The lotus flower can be found throughout most of Southern and Southeastern Asia and it has deep ties to the different cultures of the people living there. It is sacred to both Buddhists and Hinduists and it symbolizes prosperity and purity of the body, mind and spirit. It grows in shallow, murky waters and according to some traditions, the opaquer and dirtier the water, the more beautiful the flower will be, when it eventually emerges. It has the remarkable ability to regulate its temperature within a narrow range, similar to warm-blooded animals. Scientist believe the reason for this is biochemical. Whenever the temperature drops, the flower oxidizes carbohydrates, just as animals do when they are shivering. This produces heat and attracts coldblooded insect, which it needs for its pollination. Animals have a very complex nervous system, which allows them to detect such changes in temperature, but how the lotus manages this is still unknown. Lotus flowers can live for over a thousand years and have the ability to revive themselves after a period of hibernation. Their seeds are very durable and in 1994 scientists were able to grow flowers from seeds which were dated back 1300 years.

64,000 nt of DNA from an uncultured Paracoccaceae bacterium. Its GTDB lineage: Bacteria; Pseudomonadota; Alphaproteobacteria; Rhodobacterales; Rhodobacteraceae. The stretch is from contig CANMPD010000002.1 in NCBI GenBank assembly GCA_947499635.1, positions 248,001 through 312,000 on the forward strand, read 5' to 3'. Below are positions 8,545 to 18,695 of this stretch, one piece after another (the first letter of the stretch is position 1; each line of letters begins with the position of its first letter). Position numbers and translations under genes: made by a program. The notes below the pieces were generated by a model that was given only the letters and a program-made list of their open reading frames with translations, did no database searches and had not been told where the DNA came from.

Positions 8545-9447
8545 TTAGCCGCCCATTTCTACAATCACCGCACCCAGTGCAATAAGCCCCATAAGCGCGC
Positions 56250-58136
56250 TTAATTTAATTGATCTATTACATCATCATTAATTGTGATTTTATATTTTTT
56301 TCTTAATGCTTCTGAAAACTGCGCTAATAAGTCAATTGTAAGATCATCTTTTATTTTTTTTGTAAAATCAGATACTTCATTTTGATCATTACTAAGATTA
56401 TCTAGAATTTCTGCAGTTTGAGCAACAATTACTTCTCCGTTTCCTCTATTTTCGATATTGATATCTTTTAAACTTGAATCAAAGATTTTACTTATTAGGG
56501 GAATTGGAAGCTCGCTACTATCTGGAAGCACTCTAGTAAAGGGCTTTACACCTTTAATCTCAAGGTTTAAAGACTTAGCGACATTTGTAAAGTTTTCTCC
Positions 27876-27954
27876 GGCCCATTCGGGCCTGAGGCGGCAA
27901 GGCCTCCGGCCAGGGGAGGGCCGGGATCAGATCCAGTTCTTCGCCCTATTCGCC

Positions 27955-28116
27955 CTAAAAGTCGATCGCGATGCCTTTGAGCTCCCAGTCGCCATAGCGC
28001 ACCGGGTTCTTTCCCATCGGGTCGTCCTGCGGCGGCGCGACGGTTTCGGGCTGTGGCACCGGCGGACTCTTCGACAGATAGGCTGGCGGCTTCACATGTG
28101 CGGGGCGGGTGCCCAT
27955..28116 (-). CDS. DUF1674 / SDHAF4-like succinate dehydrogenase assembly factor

Another interesting feature is its leaves’ ability to clean themselves, known as the Lotus effect. The unique structure of their surface, made up of scores of tiny bumps, makes them extremely hydrophobic. Because water tension tries to keep water molecules tightly together, it forces any droplets into spheres, which are unable to squeeze in the empty spaces. An additional waxy layer prevents them from sticking and so they simply slide off. On their way they pick up any dirt particles, which get absorbed by the inside the droplets, leaving the leaves clean.
Every morning the lotus flower emerges from the water and closes and sinks again in the evening. For this reason, it is known as the flower of the dawn and in Ancient Egypt it was a symbol of the Sun God and was even believed to have given birth to the sun.